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Publication numberUS6433196 B1
Publication typeGrant
Application numberUS 09/654,768
Publication dateAug 13, 2002
Filing dateSep 5, 2000
Priority dateFeb 17, 2000
Fee statusLapsed
Also published asCA2318701A1, DE60012131D1, DE60012131T2, EP1125907A2, EP1125907A3, EP1125907B1, EP1428813A1, US6458975, US6946564, US7119215, US20020062040, US20020095051, US20040138497, US20040230066
Publication number09654768, 654768, US 6433196 B1, US 6433196B1, US-B1-6433196, US6433196 B1, US6433196B1
InventorsTetsuya Ikemoto, Wei-Guo Gao, Nobuhiro Arai, Masami Igi
Original AssigneeSumika Fine Chemicals Co., Ltd.
Export CitationBiBTeX, EndNote, RefMan
External Links: USPTO, USPTO Assignment, Espacenet
Production method of citalopram, intermediate therefor and production method of the intermediate
US 6433196 B1
Abstract
Citalopram can be industrially and economically produced and at a high yield by reacting a compound of the following formula [VI] with 3-(dimethylamino)propyl chloride in the presence of at least one of N,N,N′,N′-tetramethylethylenediamine and 1,3-dimethyl-2-imidazolidinone and a condensing agent. The compound of the following formula [III], which is a key compound for the production of citalopram, can be easily produced by subjecting the compound of the following formula [II] to reduction and cyclization.
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Claims(12)
What is claimed is:
1. A production method of a compound of the formula [III]
which comprises subjecting a compound of the formula [II]
to reduction and cyclization.
2. A production method of a compound of the formula [III]
which comprises subjecting trimellitic anhydride to Friedel-Crafts reaction with fluorobenzene to give a mixture of a compound of the formula [II]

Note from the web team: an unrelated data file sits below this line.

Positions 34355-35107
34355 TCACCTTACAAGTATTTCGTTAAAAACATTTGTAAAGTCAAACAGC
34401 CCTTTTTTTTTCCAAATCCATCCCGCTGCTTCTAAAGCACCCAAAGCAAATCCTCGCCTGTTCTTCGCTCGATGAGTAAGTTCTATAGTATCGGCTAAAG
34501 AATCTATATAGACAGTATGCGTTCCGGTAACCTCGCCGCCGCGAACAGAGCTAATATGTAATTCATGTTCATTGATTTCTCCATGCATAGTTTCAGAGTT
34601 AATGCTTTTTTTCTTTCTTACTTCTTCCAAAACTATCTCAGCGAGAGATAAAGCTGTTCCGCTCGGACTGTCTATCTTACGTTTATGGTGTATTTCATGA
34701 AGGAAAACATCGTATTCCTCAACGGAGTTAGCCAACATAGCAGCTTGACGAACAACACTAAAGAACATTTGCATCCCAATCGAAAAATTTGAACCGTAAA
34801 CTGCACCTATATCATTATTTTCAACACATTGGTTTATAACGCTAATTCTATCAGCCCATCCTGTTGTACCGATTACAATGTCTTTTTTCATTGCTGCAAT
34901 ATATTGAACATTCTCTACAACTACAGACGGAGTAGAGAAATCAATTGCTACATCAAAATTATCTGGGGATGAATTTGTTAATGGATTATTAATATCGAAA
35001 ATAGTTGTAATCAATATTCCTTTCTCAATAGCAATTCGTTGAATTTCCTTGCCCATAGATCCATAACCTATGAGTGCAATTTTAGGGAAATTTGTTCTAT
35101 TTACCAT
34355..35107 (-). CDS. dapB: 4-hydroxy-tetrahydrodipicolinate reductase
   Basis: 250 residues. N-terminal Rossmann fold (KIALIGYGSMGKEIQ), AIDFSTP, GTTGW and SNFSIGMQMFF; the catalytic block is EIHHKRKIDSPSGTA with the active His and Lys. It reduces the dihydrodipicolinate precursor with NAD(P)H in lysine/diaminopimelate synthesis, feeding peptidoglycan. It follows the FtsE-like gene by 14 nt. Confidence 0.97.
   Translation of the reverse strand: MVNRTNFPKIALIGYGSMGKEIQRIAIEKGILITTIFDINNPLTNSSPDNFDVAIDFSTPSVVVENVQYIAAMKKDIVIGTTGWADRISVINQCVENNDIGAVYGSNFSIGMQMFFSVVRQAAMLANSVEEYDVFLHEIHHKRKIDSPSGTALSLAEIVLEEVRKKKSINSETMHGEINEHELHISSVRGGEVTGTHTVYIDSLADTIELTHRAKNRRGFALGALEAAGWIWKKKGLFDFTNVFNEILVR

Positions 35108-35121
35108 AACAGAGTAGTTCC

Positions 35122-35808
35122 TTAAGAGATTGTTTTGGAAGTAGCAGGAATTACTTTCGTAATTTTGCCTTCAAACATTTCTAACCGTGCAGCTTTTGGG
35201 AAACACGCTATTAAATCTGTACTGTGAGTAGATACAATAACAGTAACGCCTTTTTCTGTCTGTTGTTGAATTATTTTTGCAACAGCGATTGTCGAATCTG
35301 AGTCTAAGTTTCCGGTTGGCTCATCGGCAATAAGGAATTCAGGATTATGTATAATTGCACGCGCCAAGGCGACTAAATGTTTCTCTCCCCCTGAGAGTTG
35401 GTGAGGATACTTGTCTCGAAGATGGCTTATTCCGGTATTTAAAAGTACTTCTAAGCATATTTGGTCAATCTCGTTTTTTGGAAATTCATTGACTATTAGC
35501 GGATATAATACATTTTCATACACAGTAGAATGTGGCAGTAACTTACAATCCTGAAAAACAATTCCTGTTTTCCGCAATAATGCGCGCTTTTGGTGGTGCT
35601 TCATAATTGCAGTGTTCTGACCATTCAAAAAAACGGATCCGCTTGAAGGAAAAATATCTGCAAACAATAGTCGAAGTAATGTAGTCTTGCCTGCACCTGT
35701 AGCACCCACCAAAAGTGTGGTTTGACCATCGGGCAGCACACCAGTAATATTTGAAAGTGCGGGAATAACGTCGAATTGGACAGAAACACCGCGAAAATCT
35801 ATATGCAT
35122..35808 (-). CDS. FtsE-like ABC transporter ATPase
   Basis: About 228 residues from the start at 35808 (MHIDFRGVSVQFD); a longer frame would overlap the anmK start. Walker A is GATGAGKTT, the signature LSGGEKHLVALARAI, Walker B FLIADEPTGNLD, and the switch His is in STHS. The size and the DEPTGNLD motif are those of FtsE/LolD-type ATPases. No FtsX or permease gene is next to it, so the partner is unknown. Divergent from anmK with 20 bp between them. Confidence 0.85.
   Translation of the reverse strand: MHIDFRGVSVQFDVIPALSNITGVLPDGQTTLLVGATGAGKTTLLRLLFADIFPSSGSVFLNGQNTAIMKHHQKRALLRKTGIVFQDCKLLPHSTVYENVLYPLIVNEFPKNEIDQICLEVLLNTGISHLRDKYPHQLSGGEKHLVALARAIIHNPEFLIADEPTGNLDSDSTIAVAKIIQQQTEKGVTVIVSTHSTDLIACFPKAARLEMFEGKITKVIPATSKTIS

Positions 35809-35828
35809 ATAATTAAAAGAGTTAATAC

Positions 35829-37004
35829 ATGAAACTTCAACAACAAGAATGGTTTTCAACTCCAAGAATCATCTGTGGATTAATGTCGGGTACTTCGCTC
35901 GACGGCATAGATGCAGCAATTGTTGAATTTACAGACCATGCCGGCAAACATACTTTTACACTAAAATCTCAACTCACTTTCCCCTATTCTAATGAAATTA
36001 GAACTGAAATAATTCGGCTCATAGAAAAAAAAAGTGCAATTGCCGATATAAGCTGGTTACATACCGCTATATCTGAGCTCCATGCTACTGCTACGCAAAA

and a compound of the formula [IV]
which is an isomer thereof, subjecting the mixture to reduction and cyclization, and isolating the resulting compound.
3. The production method of claim 2, wherein the reaction solvent is dichloro-substituted or trichloro-substituted benzene.
4. The production method of claim 2, wherein the reduction is carried our using sodium borohydride.
5. The production method of claim 2, further comprising the use of a Lewis acid or dialkyl sulfate as a catalyst for the reduction.
6. The production method of claim 5, wherein the catalyst is sulfuric acid, dimethyl sulfate, diethyl sulfate or boron trifluoride.
7. The production method of claim 2, wherein the cyclization is carried out using an acid catalyst.
8. The production method of claim 7, wherein the acid catalyst is an inorganic acid.
9. The production method of claim 8, wherein the inorganic acid is hydrochloric acid, sulfuric acid or phosphoric acid.
10. The production method of claim 3, wherein the reduction is carried our using sodium borohydride.
11. The production method of claim 3, further comprising the use of a Lewis acid or dialkyl sulfate as a catalyst for the reduction.
12. The production method of claim 3, wherein the cyclization is carried out using an acid catalyst.
Description
TECHNICAL FIELD OF THE INVENTION